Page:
However, I’m going to take this opportunity to love on salteñas, small pockets of a special dough filled with yummy meats and veggies and juices and spices. Not unlike empanadas, though they have those here as well. Other tasty foods: maraqueta, the traditional Bolivian bread often (for me, always) served at breakfast and at plenty of other meals or tea as well; the pacay (cotton candy fruit); and fresh regional cheeses. The beer here is mostly pilsners, which make me long for the microbrews of the Pacific Northwest. But the mate de coca, an herbal tea derived from the unrefined leaves of the coca plant, has been a nice way to warm up (and ward off altitude sickness) on the Altiplano. Don’t worry, mate de coca isn’t the gateway drug to snorting crack off of a llama’s nose. I haven’t found that one yet.

What I have found, however, is singani, the national drink of Bolivia, which is a strong liquor derived from maize. The Rotarians in Oruro took our group out to Karaoke  last night and poured us several glasses of singani and Sprite. Pretty good, in my opinion. My Karaoke skills? Not so good, in my (and probably others’) opinion. I did manage to belt out some Notre Dame/Backer favorites, such as “Africa” (Toto), “The Final Countdown” (Europe), and “Livin’ on a Prayer” (Bon Jovi). It turns out that when you have to sing Karaoke by yourself, it’s much trickier than doing it with a group in a bar that’s too loud to hear the words anyway. But still fun … after all, how often do I get to sing 80s songs in English at a Bolivian bar?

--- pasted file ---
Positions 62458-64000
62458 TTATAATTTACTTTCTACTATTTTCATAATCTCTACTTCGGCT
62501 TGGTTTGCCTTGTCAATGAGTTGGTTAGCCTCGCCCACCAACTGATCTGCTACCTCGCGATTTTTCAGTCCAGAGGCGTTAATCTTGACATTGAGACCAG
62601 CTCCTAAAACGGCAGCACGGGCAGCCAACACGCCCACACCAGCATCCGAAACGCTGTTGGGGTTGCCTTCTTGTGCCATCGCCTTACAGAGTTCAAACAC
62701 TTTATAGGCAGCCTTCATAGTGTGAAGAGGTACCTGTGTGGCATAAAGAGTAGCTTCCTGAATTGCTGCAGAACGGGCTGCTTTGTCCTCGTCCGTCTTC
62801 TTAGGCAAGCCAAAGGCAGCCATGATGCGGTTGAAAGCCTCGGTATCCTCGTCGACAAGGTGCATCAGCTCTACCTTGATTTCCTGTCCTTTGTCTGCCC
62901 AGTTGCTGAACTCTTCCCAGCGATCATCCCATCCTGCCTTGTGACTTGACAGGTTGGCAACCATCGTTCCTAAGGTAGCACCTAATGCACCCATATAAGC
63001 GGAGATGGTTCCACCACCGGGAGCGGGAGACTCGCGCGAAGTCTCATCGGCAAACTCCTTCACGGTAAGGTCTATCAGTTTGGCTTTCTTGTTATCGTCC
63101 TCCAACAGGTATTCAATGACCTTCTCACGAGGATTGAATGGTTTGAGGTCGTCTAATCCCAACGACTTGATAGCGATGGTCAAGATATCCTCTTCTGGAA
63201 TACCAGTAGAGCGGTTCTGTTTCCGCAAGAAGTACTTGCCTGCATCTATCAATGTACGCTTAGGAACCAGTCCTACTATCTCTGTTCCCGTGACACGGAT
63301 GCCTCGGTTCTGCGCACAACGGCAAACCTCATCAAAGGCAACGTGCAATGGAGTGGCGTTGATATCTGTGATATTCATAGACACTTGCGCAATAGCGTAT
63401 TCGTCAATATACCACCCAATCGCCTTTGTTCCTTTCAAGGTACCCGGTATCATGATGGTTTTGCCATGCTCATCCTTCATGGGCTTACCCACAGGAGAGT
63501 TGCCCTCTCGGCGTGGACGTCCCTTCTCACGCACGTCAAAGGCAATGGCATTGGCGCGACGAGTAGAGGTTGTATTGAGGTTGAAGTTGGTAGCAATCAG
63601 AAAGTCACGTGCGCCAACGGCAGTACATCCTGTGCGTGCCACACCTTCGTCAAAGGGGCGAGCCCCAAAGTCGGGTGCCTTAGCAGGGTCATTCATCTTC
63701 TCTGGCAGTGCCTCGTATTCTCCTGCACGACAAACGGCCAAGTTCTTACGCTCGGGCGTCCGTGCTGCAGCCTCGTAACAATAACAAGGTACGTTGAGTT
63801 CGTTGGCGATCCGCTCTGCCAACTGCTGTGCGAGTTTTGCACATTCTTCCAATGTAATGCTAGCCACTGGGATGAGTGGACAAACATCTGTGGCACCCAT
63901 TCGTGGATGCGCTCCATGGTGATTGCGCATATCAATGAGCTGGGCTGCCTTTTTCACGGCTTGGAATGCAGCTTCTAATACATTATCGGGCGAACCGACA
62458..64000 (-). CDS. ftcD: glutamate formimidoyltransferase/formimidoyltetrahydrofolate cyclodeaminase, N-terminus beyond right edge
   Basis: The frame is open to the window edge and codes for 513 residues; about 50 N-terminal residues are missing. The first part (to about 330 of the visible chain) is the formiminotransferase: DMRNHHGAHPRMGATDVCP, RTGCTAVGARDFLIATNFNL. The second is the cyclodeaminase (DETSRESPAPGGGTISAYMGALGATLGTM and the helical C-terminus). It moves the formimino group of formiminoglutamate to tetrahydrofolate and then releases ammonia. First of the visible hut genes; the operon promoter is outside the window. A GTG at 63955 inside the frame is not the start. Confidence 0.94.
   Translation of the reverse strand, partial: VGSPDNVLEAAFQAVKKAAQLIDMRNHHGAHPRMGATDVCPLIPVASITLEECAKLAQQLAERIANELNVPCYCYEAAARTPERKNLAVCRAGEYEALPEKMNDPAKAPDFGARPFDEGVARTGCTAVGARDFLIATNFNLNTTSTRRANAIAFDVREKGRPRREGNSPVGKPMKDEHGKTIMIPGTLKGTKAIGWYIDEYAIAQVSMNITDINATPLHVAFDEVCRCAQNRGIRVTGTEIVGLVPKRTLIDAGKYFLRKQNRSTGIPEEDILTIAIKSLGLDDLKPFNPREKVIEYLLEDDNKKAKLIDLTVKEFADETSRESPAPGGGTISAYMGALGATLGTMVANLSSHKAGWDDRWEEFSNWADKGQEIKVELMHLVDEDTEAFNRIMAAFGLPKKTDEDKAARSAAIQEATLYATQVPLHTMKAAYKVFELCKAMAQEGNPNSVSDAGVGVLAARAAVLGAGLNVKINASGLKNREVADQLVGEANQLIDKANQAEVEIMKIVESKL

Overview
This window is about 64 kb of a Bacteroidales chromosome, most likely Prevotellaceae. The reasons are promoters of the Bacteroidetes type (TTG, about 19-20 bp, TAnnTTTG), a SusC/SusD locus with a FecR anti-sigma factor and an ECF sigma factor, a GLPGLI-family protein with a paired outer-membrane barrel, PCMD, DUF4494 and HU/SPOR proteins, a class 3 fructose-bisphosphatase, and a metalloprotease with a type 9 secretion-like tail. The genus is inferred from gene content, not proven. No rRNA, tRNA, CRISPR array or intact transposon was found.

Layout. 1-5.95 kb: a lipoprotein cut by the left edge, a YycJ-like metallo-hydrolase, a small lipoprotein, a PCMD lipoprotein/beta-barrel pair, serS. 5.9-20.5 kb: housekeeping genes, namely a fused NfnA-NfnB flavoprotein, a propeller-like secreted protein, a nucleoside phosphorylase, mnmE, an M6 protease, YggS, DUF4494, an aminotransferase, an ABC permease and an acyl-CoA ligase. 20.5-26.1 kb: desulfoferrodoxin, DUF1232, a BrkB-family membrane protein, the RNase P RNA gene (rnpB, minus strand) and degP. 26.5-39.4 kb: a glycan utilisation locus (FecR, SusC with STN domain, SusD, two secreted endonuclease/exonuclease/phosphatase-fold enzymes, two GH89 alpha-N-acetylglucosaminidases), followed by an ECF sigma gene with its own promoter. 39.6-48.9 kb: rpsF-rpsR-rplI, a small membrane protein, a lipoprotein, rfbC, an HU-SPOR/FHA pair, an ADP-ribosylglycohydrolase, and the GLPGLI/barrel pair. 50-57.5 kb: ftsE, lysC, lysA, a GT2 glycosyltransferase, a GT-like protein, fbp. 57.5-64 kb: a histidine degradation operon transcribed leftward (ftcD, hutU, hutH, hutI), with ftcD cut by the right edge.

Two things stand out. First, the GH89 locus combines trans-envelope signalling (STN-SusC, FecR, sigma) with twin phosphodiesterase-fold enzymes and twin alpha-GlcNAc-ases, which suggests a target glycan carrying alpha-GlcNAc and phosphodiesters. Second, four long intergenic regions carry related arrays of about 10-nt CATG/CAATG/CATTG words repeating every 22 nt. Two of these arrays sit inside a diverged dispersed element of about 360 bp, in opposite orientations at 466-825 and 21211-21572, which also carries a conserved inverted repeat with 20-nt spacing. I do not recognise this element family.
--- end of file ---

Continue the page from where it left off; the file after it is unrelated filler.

Not as often as Coke or Pepsi are served at meals here, which is quite a lot. I’ve been sticking to fruit juices, tea, beer, and bottled or boiled water. Water is a big deal down here, both access to any water and access to water that is safe to drink. Which is why it is such a big deal that, for example, Illimani, the triple-peaked, be-glaciered mountain overlooking La Paz, recently lost two of its glaciers. The water that used to be stored there like a reservoir would now be like money in a bank that failed.  Ouch.